Specialized Recruitment and Consulting in Calgary, Alberta, Canada

Friday, October 29, 2010

If you can spare a second, blame your smartphone!

As the weekend approaches and the Monday to Friday workers are ready for a much deserved weekend, a report was released today that says an astounding 57% of respondents to a Harris/Decima survey said they feel their schedules are busier now than they were 5 years ago.

The study goes on to blame technology for this. Things like smartphones and social networking are demanding time and that time has got to come from somewhere!

Here is an article on the survey from Postmedia - take a second to read it if you have the time;

Technology blamed for lack of free time

Growing use of smartphones, social networking becoming an addiction, poll finds

If you can spare a moment, consider this: Canadians say demands on their time have grown in recent years, and experts are putting much of the blame on recent technological trends such as smartphones and social networks.

Results of a Harris/Decima poll, commissioned by Scotiabank and released Thursday, says 57 per cent of Canadians find their schedules busier than they were five years ago.

Those who study such matters say much of this is the result of more time devoted to technology such as BlackBerrys, iPhones, and online social networks, such as Facebook and Twitter.

While a lot of this activity comes directly from demands of one's employer, Torontobased life coach Joshua Zuchter said much of it is also a matter of personal choice.

"We've actually, to a degree, become addicted to communicating instead of taking pauses or rests or reflection time," he said. "So even when people actually want to take breaks, when they start to even contemplate it, it becomes uncomfortable because they're so used to revving at a high speed."

More than 60 per cent of survey respondents said they would be "much better off" with an extra hour of free time each day. Commenting on this part of the survey, Zuchter said: "I truly believe that if they had an extra hour, they would use that to do even more texting."

Randall Craig, a Torontobased author and consultant on work-life balance issues, also talked about how newer technology has added to people's time pressures.

"There's a lot of people who check their BlackBerry before they go to bed," he said. "They check it before they go into the office first thing in the morning. They take it with them on vacation."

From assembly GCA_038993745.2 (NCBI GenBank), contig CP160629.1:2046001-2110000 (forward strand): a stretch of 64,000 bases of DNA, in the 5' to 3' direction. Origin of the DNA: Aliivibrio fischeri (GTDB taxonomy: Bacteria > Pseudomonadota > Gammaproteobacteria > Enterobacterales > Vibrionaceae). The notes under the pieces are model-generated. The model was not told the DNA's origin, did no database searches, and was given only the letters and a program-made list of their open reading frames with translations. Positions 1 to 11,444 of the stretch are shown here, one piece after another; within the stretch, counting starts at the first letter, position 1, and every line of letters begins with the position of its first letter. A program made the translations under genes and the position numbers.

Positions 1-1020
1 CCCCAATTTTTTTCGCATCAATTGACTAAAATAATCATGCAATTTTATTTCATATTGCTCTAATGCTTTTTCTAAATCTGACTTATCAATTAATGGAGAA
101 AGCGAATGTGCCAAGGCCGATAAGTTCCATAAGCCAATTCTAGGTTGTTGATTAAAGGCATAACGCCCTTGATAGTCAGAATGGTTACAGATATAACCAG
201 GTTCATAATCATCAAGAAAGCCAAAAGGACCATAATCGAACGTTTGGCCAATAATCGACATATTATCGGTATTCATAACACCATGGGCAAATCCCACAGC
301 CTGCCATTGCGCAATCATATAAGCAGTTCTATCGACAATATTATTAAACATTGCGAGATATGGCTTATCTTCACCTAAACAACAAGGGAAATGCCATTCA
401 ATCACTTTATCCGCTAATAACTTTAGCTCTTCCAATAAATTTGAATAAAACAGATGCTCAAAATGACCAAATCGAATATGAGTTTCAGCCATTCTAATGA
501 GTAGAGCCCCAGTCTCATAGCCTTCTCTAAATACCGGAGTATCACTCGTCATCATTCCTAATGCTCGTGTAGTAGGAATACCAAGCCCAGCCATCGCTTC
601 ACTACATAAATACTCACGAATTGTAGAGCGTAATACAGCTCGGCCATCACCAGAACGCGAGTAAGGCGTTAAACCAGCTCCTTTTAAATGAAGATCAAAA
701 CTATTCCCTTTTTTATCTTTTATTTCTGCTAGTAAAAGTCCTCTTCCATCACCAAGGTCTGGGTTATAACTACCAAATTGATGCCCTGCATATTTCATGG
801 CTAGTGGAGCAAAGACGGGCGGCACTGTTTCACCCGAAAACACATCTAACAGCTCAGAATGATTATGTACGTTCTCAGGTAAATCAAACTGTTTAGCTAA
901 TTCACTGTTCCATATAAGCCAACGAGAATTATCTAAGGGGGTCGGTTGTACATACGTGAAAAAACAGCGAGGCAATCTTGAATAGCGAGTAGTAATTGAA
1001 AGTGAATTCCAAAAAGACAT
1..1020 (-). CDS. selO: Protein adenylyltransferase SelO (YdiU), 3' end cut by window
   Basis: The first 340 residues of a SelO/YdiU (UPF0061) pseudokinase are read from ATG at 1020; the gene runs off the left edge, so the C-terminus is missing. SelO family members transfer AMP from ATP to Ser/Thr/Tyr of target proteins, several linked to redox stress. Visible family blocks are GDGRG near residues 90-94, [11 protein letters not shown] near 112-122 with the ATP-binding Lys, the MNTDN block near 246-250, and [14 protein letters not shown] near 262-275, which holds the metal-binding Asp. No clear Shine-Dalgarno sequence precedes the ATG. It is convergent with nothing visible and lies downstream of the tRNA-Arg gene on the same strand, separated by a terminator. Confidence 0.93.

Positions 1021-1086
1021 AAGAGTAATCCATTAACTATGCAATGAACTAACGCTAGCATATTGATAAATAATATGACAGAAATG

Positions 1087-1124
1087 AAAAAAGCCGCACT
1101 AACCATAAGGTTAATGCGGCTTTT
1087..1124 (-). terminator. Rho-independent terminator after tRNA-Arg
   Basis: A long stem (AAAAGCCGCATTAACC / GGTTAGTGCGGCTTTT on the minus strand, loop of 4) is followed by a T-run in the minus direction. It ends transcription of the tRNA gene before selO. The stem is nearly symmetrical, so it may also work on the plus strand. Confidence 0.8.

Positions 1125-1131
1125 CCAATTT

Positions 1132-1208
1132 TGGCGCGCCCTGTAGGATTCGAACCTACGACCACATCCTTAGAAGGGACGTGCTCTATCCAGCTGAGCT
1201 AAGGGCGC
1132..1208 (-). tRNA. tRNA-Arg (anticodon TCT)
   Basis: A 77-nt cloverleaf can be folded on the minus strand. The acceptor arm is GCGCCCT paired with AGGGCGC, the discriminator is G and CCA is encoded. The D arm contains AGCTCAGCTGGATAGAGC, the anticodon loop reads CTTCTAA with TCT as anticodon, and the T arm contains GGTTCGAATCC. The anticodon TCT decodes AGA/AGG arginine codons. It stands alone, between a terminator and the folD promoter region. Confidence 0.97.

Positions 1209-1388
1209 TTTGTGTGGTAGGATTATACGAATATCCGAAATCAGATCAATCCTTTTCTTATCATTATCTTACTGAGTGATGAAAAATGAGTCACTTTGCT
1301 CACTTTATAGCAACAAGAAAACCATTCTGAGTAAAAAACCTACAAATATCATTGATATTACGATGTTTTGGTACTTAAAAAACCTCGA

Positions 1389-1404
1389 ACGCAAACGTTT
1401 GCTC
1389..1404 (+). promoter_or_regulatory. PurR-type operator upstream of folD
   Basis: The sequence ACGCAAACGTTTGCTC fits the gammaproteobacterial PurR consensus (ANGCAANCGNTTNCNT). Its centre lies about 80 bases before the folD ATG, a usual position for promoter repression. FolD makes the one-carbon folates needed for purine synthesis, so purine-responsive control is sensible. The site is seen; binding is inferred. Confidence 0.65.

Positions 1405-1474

Whereas reading the newspaper was more common a generation ago, Craig said people these days, people are more likely to be on the Internet, not only receiving content, but also contributing to it.

"Engagement takes time, and that time's got to come from somewhere," he said.

The survey showed young adults feel the most time pressures with 74 per cent of respondents aged 25 to 34 saying their time commitments have risen in the last five years, and 78 per cent of those between 35 and 44 answering this way.

Craig attributed part of this to the fact people in these age groups are in a "sandwich generation" in which they are likely to feel the family pressures of having to take care of children, aging parents or both.

Zuchter said life during these ages is among the most stressful -- and has been historically -- because it is when demands at work and at home tend to be at their highest.

He added that people in their 20s through to their 40s are also the most likely to be spending a lot of time on smartphones.

When people were asked in the survey what they would do with an extra hour of time each day, the most popular response was to spend it with family and friends, an answer cited by 70 per cent of those polled. Other popular responses in a multi-choice question included: exercise, cited by 51 per cent; read, 49 per cent; and nap, 37 per cent.

The survey also showed that 53 per cent of respondents would like to find more productive uses for some of their idle time. The Harris/Decima survey of 1,007 Canadians was conducted in May by telephone. The results are considered representative of the population within 3.1 percentage points, 19 times out of 20.

Read more: http://www.vancouversun.com/technology/Technology+blamed+lack+free+time/3744670/story.html#ixzz13n2tP7hN


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